10 April 2010
the start of the silly season
The first really warm day has brought everybody out. I can't blame them, it's lovely, but my heart sinks as I see soft young shoots disappear under handbags and behinds. It all seems especially vulnerable this year as everything is out so late due to the long winter. Usually the garden has grown past this point when everyone is still out of harms reach indoors but now, rushing to catch up, the sappy growth is delicate as beansprouts. It will all be fine I'm sure but in the meantime there is lots of silliness to make my blood boil.
As the lunchtime crowd arrive I leave off laying the brick stepping stone path once someone sits immovable on the pile of bricks I am working from - I know, would you? - and retreat to the office to sort out the new plants to go in (special lovelies from the RHS show). A few can be planted in the new south end beds once trespassers are decanted - you would think that this area being fenced off would be clue enough that it is CLOSED - but I am waylaid halfway through when I notice a group happily settling down for lunch to sit along the low wall by the digby jones bench. This wall is mid-bed so trampled under foot are ferns. clematis and ceratostigma. I am direct with my "get out of the flower bed please" and leave them to do just that. Of course five minutes later they are unmoved and I try a different approach.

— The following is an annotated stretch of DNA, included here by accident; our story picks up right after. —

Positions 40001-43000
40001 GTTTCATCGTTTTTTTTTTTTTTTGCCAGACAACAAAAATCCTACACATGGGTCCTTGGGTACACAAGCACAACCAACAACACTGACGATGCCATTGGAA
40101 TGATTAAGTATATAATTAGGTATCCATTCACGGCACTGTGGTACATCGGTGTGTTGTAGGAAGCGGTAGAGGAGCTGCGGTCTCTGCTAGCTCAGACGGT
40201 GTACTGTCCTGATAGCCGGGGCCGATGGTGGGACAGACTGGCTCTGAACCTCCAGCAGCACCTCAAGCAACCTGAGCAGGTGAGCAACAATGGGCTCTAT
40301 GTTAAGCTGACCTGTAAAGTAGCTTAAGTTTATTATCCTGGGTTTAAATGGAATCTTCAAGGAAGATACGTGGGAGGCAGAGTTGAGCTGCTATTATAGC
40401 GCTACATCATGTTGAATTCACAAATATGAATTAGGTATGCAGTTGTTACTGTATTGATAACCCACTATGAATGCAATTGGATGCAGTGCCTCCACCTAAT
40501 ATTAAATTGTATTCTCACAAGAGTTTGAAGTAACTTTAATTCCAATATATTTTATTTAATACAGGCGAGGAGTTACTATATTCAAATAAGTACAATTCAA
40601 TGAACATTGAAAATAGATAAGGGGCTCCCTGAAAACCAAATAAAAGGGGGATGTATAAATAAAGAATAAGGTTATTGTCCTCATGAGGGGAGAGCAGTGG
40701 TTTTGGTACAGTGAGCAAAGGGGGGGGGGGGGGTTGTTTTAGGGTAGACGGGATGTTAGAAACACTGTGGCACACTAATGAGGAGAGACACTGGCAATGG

"hello, where do you work"
"in a bureau"
"do you have a desk"
"how about I come to your office, throw everything off your desk and eat my sandwiches on it?"
"that's what you are doing - GET OFF THE FLOWER BED!"
They move. I am not calm.
Now, in the photo above, can you see what I see? I have, so go and check. Head and shoulders into the horse-head bed, right on top of the Transylvanian sage, is a collapsed, grubby, swollen-handed, shallow-breathing fellow. There is no response to my repeated rousing "wakey-wakey" so I warily give him a bit of a shake for a minute or so to little effect. Of course as I am watering can in hand the advice of the nearest garden wits is to douse him - this they find very amusing (I am always surprised that people will just unconcernedly eat sandwiches not a cucumber length from an unconscious body). Instead I call for an ambulance. Two paramedics arrive lickety-split and finally get a response with an interesting technique (I won't be trying this anytime in the near future). They recognise him from a similar pick up earlier, his hospital wristband is still on, and think he's probably been rather 'greedy' on release. When the ambulance arrive they are ready to get him up, out and onboard. Hooray! No corpses today.